He requested anonymity because of the sensitivity of his position in the industry.
As far as the technical defenses credit unions have in place, experts quickly dismissed their value where APT is concerned:
“Credit unions are over relying on perimeter defenses. They are wide open to APT attacks,” said Tom Kellermann, a vice president at security company Trend Micro, with headquarters in Japan.
APT professionals have shown they can breach perimeter defenses. Therefore, tools are needed that monitor activity inside the firewall.
Few credit unions have such defenses in place, experts said.
These tools hunt for anomalies; specifically, behavior that does not fit the norm of user behavior. An anomaly is not proof of an attach, but it is cause for inquiry, experts said.
Chris Morales, an analyst with Austin, Texas-based information security company NSS Labs, offered an example of what else is needed to protect against APT.
“You need to start paying more attention to what’s leaving the network than on protecting the perimeter,” he said.
APT hackers, to gain their goals, have to export the information they have harvested. Therefore, he said, continuous monitoring of outbound traffic is needed.
“Credit unions are an easy target because they are cheap. They are known as an easy target,” he said.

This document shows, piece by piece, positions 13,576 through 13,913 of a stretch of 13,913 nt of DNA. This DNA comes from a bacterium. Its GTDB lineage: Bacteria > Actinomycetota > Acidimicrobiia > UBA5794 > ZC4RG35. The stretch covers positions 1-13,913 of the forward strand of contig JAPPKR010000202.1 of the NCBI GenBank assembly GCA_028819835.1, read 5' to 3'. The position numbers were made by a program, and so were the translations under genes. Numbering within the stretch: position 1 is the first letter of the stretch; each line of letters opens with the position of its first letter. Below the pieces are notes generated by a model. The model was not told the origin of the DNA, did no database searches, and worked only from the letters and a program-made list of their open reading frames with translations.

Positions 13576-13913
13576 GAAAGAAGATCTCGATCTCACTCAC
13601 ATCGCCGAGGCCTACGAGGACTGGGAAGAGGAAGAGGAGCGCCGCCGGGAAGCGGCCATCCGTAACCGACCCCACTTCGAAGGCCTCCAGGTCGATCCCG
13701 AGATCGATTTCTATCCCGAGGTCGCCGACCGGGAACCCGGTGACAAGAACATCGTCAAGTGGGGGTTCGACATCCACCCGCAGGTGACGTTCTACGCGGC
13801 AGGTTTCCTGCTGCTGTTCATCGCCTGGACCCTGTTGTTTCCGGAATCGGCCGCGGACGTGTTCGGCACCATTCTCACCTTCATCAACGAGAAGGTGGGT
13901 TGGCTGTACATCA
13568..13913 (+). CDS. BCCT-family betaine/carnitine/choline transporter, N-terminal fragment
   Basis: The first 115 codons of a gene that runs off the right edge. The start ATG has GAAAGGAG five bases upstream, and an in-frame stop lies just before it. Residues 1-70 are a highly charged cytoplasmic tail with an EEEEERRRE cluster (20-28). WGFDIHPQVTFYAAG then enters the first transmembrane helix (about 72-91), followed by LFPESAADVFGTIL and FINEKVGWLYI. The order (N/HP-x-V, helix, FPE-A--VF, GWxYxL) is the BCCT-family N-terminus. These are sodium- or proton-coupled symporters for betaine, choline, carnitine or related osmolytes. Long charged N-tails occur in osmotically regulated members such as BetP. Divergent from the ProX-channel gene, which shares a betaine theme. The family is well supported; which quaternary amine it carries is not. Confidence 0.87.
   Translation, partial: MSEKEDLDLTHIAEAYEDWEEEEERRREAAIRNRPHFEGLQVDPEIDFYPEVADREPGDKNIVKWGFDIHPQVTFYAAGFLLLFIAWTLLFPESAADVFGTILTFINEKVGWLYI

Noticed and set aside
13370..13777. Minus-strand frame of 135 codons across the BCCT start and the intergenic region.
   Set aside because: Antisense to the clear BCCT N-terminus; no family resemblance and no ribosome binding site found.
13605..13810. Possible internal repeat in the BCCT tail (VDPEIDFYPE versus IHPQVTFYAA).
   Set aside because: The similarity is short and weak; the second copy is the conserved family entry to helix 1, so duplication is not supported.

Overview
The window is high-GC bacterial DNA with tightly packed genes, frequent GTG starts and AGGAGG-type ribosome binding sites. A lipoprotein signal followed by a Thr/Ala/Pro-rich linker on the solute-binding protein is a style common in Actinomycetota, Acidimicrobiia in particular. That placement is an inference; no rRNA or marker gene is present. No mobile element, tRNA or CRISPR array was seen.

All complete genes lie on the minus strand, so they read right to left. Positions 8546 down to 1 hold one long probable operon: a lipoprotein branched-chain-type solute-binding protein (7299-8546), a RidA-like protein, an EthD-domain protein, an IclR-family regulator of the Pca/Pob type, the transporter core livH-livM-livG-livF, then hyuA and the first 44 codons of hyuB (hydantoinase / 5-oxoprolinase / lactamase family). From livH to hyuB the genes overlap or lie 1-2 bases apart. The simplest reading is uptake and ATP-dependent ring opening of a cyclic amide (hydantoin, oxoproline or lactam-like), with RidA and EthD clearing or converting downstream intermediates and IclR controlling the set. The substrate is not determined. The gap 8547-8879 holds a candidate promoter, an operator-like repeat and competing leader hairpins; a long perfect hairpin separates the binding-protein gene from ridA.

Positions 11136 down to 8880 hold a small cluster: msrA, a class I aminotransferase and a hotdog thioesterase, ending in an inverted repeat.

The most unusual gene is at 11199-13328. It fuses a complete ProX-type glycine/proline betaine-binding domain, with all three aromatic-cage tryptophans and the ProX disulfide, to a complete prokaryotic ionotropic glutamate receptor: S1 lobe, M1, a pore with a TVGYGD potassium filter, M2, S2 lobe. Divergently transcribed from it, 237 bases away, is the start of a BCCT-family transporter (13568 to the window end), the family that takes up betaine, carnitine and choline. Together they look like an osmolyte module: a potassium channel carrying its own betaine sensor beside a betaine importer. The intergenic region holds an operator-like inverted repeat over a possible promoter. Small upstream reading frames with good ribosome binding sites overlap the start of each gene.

Dana Wolf, an executive with OpenDNS in San Francisco, said while institutions can stop data from being siphoned out, they can’t defend the perimeter anymore.
“It would be foolish for credit unions to think they have not been penetrated,” she said.
Carl Herberger, a vice president with Israel-based security company Radware, insisted the fight against APT is a dynamic struggle and the enemy is continuously honing its skills.
For example, Herberger said, while much APT defense of a few years ago revolved around tracking particular IP addresses, that strategy no longer works.
Hackers realized they were being hunted on the basis of their IPs, so many now continuously change them, Herberger said.
As a result, credit unions need to invest in continuous security upgrades to ward off APT because attackers are always sharpening their attacks.
Another step in fighting back is to enlist employees’ help, said Roel Schouwenberg, principal security researcher at Kaspersky Lab. Significant APT strategy involves phishing employees and tricking them into giving up login credentials.
“It is extremely important to educate employees and get them to be vigilant,” he said. “Encourage employees to reach out to security.”
Employees should be trained to tell IT right away if they have been tricked by a phish, he added. That quick warning could help a credit union short circuit an APT before it does a lot of harm.
By following advice from experts, can credit unions win the APT battle?
Experts who spoke with CUTimes said that’s not impossible. However, none said they believed more than a handful of credit unions had actively engaged in fighting against nation state level APT.
“I can’t believe there hasn’t been APT in credit unions already,” said a well-placed source. “Most operate in ostrich mode and that is no defense against APT.”